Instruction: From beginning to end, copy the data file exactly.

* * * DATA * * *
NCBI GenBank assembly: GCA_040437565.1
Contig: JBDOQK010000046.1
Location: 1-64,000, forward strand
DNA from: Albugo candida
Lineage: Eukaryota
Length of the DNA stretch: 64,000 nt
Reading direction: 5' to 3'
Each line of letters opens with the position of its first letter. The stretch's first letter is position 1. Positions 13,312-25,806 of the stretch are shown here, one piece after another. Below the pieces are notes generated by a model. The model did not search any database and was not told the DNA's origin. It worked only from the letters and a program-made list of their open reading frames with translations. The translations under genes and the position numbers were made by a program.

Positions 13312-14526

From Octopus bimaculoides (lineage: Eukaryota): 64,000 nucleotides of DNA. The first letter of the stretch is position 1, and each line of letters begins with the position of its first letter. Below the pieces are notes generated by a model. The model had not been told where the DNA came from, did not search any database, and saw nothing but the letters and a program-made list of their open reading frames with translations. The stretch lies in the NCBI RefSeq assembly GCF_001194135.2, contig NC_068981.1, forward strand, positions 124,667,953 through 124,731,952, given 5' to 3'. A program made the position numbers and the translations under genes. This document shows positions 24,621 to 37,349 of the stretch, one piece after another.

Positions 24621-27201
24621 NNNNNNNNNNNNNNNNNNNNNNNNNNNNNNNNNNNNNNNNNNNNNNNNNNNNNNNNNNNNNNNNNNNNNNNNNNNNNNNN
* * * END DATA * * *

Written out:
NCBI GenBank assembly: GCA_040437565.1
Contig: JBDOQK010000046.1
Location: 1-64,000, forward strand
DNA from: Albugo candida
Lineage: Eukaryota
Length of the DNA stretch: 64,000 nt
Reading direction: 5' to 3'
Each line of letters opens with the position of its first letter. The stretch's first letter is position 1. Positions 13,312-25,806 of the stretch are shown here, one piece after another. Below the pieces are notes generated by a model. The model did not search any database and was not told the DNA's origin. It worked only from the letters and a program-made list of their open reading frames with translations. The translations under genes and the position numbers were made by a program.

Positions 13312-14526

From Octopus bimaculoides (lineage: Eukaryota): 64,000 nucleotides of DNA. The first letter of the stretch is position 1, and each line of letters begins with the position of its first letter. Below the pieces are notes generated by a model. The model had not been told where the DNA came from, did not search any database, and saw nothing but the letters and a program-made list of their open reading frames with translations. The stretch lies in the NCBI RefSeq assembly GCF_001194135.2, contig NC_068981.1, forward strand, positions 124,667,953 through 124,731,952, given 5' to 3'. A program made the position numbers and the translations under genes. This document shows positions 24,621 to 37,349 of the stretch, one piece after another.

Positions 24621-27201
24621 NNNNNNNNNNNNNNNNNNNNNNNNNNNNNNNNNNNNNNNNNNNNNNNNNNNNNNNNNNNNNNNNNNNNNNNNNNNNNNNN